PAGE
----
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Multiple prediction from incomplete data with the focused curvelet transform Herrmann, Felix J.; Wang, Deli; Hennenfent, Gilles 2007-03-11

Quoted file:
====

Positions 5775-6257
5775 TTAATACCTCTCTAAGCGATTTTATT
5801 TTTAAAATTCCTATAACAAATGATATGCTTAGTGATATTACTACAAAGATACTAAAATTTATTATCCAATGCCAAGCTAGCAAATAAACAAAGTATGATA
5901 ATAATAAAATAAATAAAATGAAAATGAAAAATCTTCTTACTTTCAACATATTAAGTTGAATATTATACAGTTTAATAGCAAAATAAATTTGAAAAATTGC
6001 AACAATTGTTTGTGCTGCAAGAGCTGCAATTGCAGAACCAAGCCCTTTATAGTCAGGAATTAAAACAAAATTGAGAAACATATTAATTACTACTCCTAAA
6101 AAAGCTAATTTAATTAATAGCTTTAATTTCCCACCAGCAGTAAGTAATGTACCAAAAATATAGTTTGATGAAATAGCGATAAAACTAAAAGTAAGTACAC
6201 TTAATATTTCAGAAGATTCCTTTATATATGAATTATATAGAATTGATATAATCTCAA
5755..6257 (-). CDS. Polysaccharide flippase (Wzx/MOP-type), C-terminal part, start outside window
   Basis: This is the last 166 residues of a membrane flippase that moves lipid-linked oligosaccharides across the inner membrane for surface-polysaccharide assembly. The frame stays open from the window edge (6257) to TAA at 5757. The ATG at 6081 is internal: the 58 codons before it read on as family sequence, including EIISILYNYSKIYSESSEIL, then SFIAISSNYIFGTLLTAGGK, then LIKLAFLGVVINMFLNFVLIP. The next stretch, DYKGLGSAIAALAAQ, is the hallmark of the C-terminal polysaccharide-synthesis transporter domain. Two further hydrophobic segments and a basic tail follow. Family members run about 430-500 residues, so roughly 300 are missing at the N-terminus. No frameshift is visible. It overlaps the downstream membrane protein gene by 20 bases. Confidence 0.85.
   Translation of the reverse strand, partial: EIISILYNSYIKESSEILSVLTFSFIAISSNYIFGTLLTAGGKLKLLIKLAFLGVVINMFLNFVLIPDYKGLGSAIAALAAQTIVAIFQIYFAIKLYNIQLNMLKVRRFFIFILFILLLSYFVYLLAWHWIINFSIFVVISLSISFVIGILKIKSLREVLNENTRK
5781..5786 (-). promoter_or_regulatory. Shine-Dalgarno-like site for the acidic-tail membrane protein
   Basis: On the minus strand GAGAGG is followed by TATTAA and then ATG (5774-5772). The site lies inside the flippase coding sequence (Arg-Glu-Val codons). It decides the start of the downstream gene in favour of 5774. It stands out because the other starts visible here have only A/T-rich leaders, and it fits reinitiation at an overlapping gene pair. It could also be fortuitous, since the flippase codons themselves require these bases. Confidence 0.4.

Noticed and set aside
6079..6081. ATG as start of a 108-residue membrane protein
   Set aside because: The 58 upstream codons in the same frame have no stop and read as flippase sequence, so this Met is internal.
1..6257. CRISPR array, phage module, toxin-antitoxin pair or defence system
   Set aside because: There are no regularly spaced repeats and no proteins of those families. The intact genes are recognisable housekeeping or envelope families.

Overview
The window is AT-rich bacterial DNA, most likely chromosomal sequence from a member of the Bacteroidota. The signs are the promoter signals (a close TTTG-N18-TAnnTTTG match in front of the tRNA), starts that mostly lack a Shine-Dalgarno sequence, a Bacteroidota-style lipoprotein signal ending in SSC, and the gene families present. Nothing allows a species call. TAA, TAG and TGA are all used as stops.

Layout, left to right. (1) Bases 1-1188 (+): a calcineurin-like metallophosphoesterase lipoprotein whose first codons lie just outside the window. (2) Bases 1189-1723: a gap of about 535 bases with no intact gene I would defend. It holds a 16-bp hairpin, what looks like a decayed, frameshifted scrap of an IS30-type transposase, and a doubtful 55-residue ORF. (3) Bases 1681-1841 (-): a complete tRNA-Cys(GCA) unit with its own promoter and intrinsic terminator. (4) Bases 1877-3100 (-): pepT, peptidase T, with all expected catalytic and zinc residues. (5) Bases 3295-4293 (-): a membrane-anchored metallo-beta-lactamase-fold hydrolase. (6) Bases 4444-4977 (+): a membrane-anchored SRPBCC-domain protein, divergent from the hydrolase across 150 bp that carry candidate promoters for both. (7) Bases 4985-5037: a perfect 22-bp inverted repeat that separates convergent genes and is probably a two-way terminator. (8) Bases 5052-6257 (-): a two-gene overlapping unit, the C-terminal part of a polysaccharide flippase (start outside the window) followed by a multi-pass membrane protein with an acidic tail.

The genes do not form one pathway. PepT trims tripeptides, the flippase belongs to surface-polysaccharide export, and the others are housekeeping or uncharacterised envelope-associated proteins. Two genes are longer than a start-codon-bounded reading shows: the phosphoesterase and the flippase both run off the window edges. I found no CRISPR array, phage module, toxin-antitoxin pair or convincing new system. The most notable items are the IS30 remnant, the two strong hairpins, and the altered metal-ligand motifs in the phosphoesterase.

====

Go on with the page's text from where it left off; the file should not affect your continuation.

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Multiple prediction from incomplete data with the focused curvelet transformFelix J. Herrmannasteriskmath, EOS-UBC, Deli Wang?, Jilin University and Gilles Hennenfentasteriskmath, EOS-UBCSUMMARYIncomplete data represents a major challenge for a suc-cessful prediction and subsequent removal of multiples.In this paper, a new method will be represented thattackles this challenge in a two-step approach. Duringthe first step, the recenly developed curvelet-based re-covery by sparsity-promoting inversion (CRSI) is ap-plied to the data, followed by a prediction of the pri-maries. During the second high-resolution step, the esti-mated primaries are used to improve the frequency con-tent of the recovered data by combining the focal trans-form, defined in terms of the estimated primaries, withthe curvelet transform. This focused curvelet transformleads to an improved recovery, which can subsequentlybe used as input for a second stage of multiple predictionand primary-multiple separation.INTRODUCTIONSurface-related multiple prediction and seismic interfer-ometry are examples where weighted multi-dimensionalcross-convolutions and cross-correlations of seismic datavolumes provide information on Green?s functions thatdescribe the Earth response at the surface. For instance,surface-related multiples can approximately be predictedthrough a weighted multidimensional convolution of thedata with itself, while ?daylight imaging? techniques ex-tract the Green?s function by cross-correlation of wave-fields (see e.g. Wapenaar et al., 2006, which containsa collection of the most recent papers on this topic).Recently, new approaches have been proposed, wherethe Green?s functions are extracted through inversion ordeconvolution (See the contributions by Snieder et.al,Schuster et.al. and Berkhout and Verschuur in Wape-naar et al., 2006).Unfortunately, these multidimensional techniques are sen-sitive to missing traces (see e.g. Fig. 3(a) where the pre-dicted multiples suffer significantly from the missing data).Many different techniques have been proposed to solvethe interpolation problem. The different approaches canroughly be divided into data-dependent approaches, as-suming prior (velocity) information on the wave arrivals,and non-parametric approaches that do not make suchassumptions. Examples of parametric methods are theso-called data mappings (Bleistein et al., 2001), basedon approximate solutions of the wave equation. Thesemethods require information on the seismic velocity. Para-bolic, apex-shifted Radon or migration-like transformssuch as DMO/NMO/AMO also fall in this category. Otherexamples of data-adaptive methods are predictive, dipfiltering techniques and plane-wave destructors that re-quire a preprocessing step (see e.g. Spitz, 1999; Fomeland Guitton, 2006). Examples of non-parametric ap-proaches include transform-based sparse inversion meth-ods based on the Fourier or other transforms (Sacchi andUlrych, 1996; Elad et al., 2005; Zwartjes and Gisolf,2006; Abma and Kabir, 2006).In this work, we hold the middle between data-dependentand transform-based methods by combining the data-independent discrete curvelet transform (FDCT, Candeset al., 2006; Ying et al., 2005; Hennenfent and Herr-mann, 2006b) with the recently introduced data-adap-tive focal transform (Berkhout and Verschuur, 2006). Byvirtue of its compression on seismic data and its invari-ance under wave propagation, the curvelet transform hasproven to be an excellent domain for the formulation ofseismic processing algorithms ranging from data regu-larization (Hennenfent and Herrmann, 2006a; Herrmannand Hennenfent, 2007); primary-multiple separation (Herr-mann et al., 2007) to migration-amplitude recovery (seee.g. Herrmann et al., 2006,and contributions by the au-thors to the proceedings of this conference) and com-pressed wavefield extrapolation (Lin and Herrmann, 2007).While the non-parametric curvelet-based method recov-ers incomplete data, the physics of wave propagation isnot truely exploited. Combining the non-adaptive curvelettransform with the data-adaptive focal transform (Berkhoutand Verschuur, 2006) leads to a powerful formulationwhere data is focused by inverting the primary operator(= a multidimensional ?convolution? with an estimateof the major primaries). During this curvelet-regularizedinversion of the primary operator, deltaP, propagation pathsthat include the surface are removed, yielding a more fo-cused wavefield and hence a more compressed curveletvector.The focusing operator itself is derived from the data andcontains an estimate for the major primaries obtainedfrom e.g. a SRME-primary estimation procedure (Ver-schuur and Berkhout, 1997). In this abstract, we presenta method where the focal operator is robustly inverted bycurvelet regularization, i.e. by promoting sparsity in thecurvelet domain. The robustness in this context refers tostability under noise and more importantly under miss-ing traces, leading to an improved recovery for data withlarge percentages of traces missing. First, we briefly dis-The focused curvelet transformcuss sparsity promoting inversion, followed by curveletrecovery by sparse inversion (CRSI). Next, we combinethis method with the focal transform, leading to focusedcurvelet recovery by sparse inversion (fCRSI). The pro-posed algorithm is tested on a 3D seismic data volume.SPARSITY-PROMOTING INVERSIONTo exploit curvelets, incomplete and noisy measurementsare related to a sparse curvelet coefficient vector, x0, ac-cording toy =Ax0 +nwith y a vector with noisy and incomplete measurements;A the synthesis matrix that includes the inverse curvelettransform (CT ); and n, a zero-centered white Gaussiannoise. The matrix A is a wide rectangular matrix, so thevector x0 can not readily be calculated from the mea-surements, because there exist infinitely many vectorsthat match y.Recent work in ?compressive sampling? (Cand` et al.,2006; Donoho, 2006) has shown that rectangular matri-ces can stably be inverted by solving a nonlinear spar-sity promoting program (Elad et al., 2005). These in-versions require a fast decay for the magnitude-sortedcurvelet coefficients. Following these results, the vectorx0 can be recovered from noise-corrupted and incom-plete data. Sparsity-promoting norm-one penalty func-tionals are not new to the geosciences (see for instancethe seminal work of Claerbout and Muir (1973), fol-lowed by many others). New are (i) the curvelet trans-form that obtains near optimal theoretical and empirical(Candes et al., 2006; Hennenfent and Herrmann, 2006b)compression rates on seismic data and images and (ii)the theoretical understanding of the conditions for a suc-cessful recovery.In this work, the seismic recovery problem is solved bythe norm-one nonlinear program:Pepsilon :braceleftBiggtildewide =argminx bardblxbardbl1 s.t. bardblAx-ybardbl2 <=<epsilontildewidef =SSST tildewidexin which epsilon is a noise-dependent tolerance level. Thenonlinear program Pepsilon is general and the (curvelet-based)synthesis matrix, A, and the inverse sparsity transform,ST , are defined in accordance with the application. Thevector tildewide represents the estimated solution (denoted bythe symbol tildewide). The above nonlinear program is solvedwith a threshold-based cooling method following ideasfrom Figueiredo and Nowak (2003) and Elad et al. (2005).SEISMIC DATA RECOVERYCRSIIn our formulation, seismic data regularization involvesthe solution of Pepsilon with A :=RCT , S :=C given incom-plete data, y = Rf, with f the fully sampled data and Rthe picking matrix that selects the acquired traces fromthe total data volume. In recent years, the authors re-peatedly reported on successful curvelet-based recoveryof seismic data (see e.g. Herrmann, 2005; Hennenfentand Herrmann, 2006a, 2007). Compared to other meth-ods, such as sparse Fourier recovery (Sacchi and Ul-rych, 1996; Zwartjes and Gisolf, 2006) and plane-wavedestruction (Fomel and Guitton, 2006), curvelet-basedmethods work for data with conflicting dips. Fig. 2 con-tains an example where data is recovered from 85% tracesmissing. This figure shows that CRSI is able to recoverthe complete data volume at the expense of the high-est frequency band. This estimate for the interpolateddata is used to calculate an improved estimate for theprimaries.fCRSICombining the non-adaptive curvelet transform with thedata-adaptive focal transform (Berkhout and Verschuur,2006), leads to a powerful formulation where data is fo-cused by inverting the primary operator. During thiscurvelet-regularized inversion of the primary operator,deltaP, propagation paths that include the surface are re-moved, yielding a more focused wavefield and hencea more compressed curvelet vector. This improved fo-cusing is achieved by Pepsilon with the synthesis matrix A :=RdeltaPCT and inverse sparsity transform ST :=deltaPCT . Thesolution of Pepsilon now entails the inversion of deltaPCT , yield-ing the sparsest set of curvelet coefficients that matchesthe incomplete data when ?convolved? with the primaries.The symbol deltaP refers to applying a temporal Fouriertransform, followed by a frequency-slice-by-frequency-slice matrix multiplication by hatwider(omega), followed by aninverse temporal Fourier transform for each slice. Thisoperator is compounded with the 3-D inverse curvelettransform that brings the data from the curvelet domainback to a 3D data volume. This choice for the synthesisoperator corresponds to a curvelet-regularized formu-lation of the focal transform (Berkhout and Verschuur,2006).The focal transform corresponds to an imaging towardsthe source without applying an imaging condition. Afterapplying the focal transform, the data is focused towardsthe source, a property used by Berkhout and Verschuur(2006) who ?cut out? the aliased energy in the focal do-main, prior to applying the inverse focal transform. Inour approach, we follow a less ?ad hoc? approach byonly promoting sparsity in the domain spanned by theThe focused curvelet transformfocused curvelet transform. In this way, no assumptionsexcept for sparsity are made. This sparsity assumptionseems reasonable since curvelets are sparse on wave-fields and the focused data itself is a wavefield, wherethe primaries are mapped to a directional source and thefirst-order multiples are mapped to primaries etc. etc.Because the wavefield is stripped from one interactionwith the surface, the focused wavefield will be morefocused and hence the sparsity-promoting norm in thecurvelet domain will be more effective.Aside from the focusing argument, the improved per-formance (cf. Fig 2(a) and 2(b)) can be attributed tothe increase in mutual incoherence between the Diracmeasurement basis and the columns of deltaPCT (see alsoHerrmann and Hennenfent, 2007; Hennenfent and Herr-mann, 2007). While CRSI could only recover the datavolume with the finest scale removed, fCRSI is able torecover the full data leading to a sharper recovery, espe-cially visible for the diffracted events in the time slice.The improvements for the recovery reflect in an improve-ment for the predicted multiples as shown in Fig. 3. Inturn, the fCSRI recovered data yields an improved pre-diction for the multiples.DISCUSSION AND CONCLUSIONSThe presented methodology banks on two properties ofcurvelets: their ability to detect wavefronts (the ?wave-front set?) and their approximate invariance under wavepropagation. By compounding the curvelet transformwith the focal transform, we were able to improve therecovery from incomplete data by curvelet-based spar-sity promotion. This improved performance is due tothe additional focusing by the primaries, rendering thecurvelet-sparsity promotion during the recovery moreeffective. As with curvelet-based recovery without fo-cusing, the recovery is improved by random sampling.This imperative random sampling breaks the aliasing byturning the missing data into a removable noise-term.For further details on this important observation, refer toother contributions by the authors to the proceedings ofthis conference. Since the focal transform correspondsto an imaging of seismic data towards the source, ourresults suggest that migrated images can in principle berecovered from data with large percentages of randomtraces missing.ACKNOWLEDGMENTSThe authors would like to thank Eric Verschuur for pro-viding us with the dataset. We also would like to thankthe authors of CurveLab for making their codes avail-able. The examples presented were prepared with Mada-gascar (rsf.sourceforge.net/), supplemented bySLIMPy (slim.eos.ubc.ca/SLIMpy) operator over-loading, developed by Sean Ross Ross. This work wasin part financially supported by the NSERC Discovery(22R81254) and CRD Grants DNOISE (334810-05) ofF.J.H. and was carried out as part of the SINBAD projectwith support, secured through ITF, from BG Group, BP,Chevron, ExxonMobil and Shell.(a)(b)Figure 1: Synthetic dataset. (a) Original data. (b) Ran-domly subsampled data with 85% of the traces missing.The focused curvelet transform(a) (b)Figure 2: Curvelet-based seismic data recovery. (a) Recovery with CRSI. (b) Recovery with fCRSI. Comparisonbetween the CRSI- and fCRSI results shows a clear improvement in the frequency content of the recovered data forfCRSI.(a) (b)Figure 3: SRME-multiple prediction. (a) SRME-predicted multiples from randomly subsampled data with 85% of thetraces missing (cf. Fig. 1(b)). (b) SRME-predicted from the fCRSI recovered data (cf. Fig. 2(b)).The focused curvelet transformREFERENCESAbma, R. and N. Kabir, 2006, 3D interpolation of irregular data with a POCS algorithm: Geophysics, 71,E91?E97.Berkhout, A. J. and D. J. Verschuur, 2006, Focal transformation, an imaging concept for signal restorationand noise removal: Geophysics, 71.Bleistein, N., J. Cohen, and J. Stockwell, 2001, Mathematics of Multidimensional Seismic Imaging, Migra-tion and Inversion: Springer.Cand` E., J. Romberg, and T. Tao, 2006, Stable signal recovery from incomplete and inaccurate measure-ments: Comm. Pure Appl. Math., 59, 1207?1223.Candes, E. J., L. Demanet, D. L. Donoho, and L. Ying, 2006, Fast discrete curvelet transforms: SIAMMultiscale Model. Simul., 5, 861?899.Claerbout, J. and F. Muir, 1973, Robust modeling with erratic data: Geophysics, 38, 826?844.Donoho, D. L., 2006, Compressed sensing: IEEE Trans. Inform. Theory, 52, 1289?1306.Elad, M., J. L. Starck, P. Querre, and D. L. Donoho, 2005, Simulataneous Cartoon and Texture ImageInpainting using Morphological Component Analysis (MCA): Appl. Comput. Harmon. Anal., 19, 340?358.Figueiredo, M. and R. Nowak, 2003, An EM algorithm for wavelet-based image restoration: IEEE Trans.Image Processing, 12, 906?916.Fomel, S. and A. Guitton, 2006, Regularizing seismic inverse problems by model reparameterization usingplane-wave construction: Geophysics, 71, A43?A47.Hennenfent, G. and F. Herrmann, 2006a, Application of stable signal recovery to seismic interpolation:Presented at the SEG International Exposition and 76th Annual Meeting.???, 2007, Irregular sampling: from aliasing to noise: Presented at the EAGE 69th Conference & Exhi-bition.Hennenfent, G. and F. J. Herrmann, 2006b, Seismic denoising with non-uniformly sampled curvelets: IEEEComp. in Sci. and Eng., 8, 16?25.Herrmann, F. J., 2005, Robust curvelet-domain data continuation with sparseness constraints: Presented atthe EAGE 67th Conference & Exhibition Proceedings.Herrmann, F. J., U. Boeniger, and D.-J. E. Verschuur, 2007, Nonlinear primary-multiple separation withdirectional curvelet frames: Geoph. J. Int. To appear.Herrmann, F. J. and G. Hennenfent, 2007, Non-parametric seismic data recovery with curvelet frames.Submitted for publication.Herrmann, F. J., P. P. Moghaddam, and C. Stolk, 2006, Sparsety- and continuity-promoting seismic imagingwith curvelet frames. In revision.Lin, T. and F. J. Herrmann, 2007, Compressed wavefield extrapolation. in revision.Sacchi, M. and T. Ulrych, 1996, Estimation of the discrete fourier transform, a linear inversion approach:Geophysics, 61, 1128?1136.Spitz, S., 1999, Pattern recognition, spatial predictability, and subtraction of multiple events: The LeadingEdge, 18, 55?58.Verschuur, D. J. and A. J. Berkhout, 1997, Estimation of multiple scattering by iterative inversion,part II: practical aspects and examples: Geophysics, 62, 1596?1611.Wapenaar, C., D. Draganov, and J. Robertsson, eds., 2006, Supplement Seismic Interferometry. SEG.Ying, L., L. Demanet, and E. J. Cand? 2005, 3D discrete curvelet transform: Wavelets XI, ExpandedAbstracts, 591413, SPIE.Zwartjes, P. and A. Gisolf, 2006, Fourier reconstruction of marine-streamer data in four spatial coordinates:Geophysics, 71, V171?V186.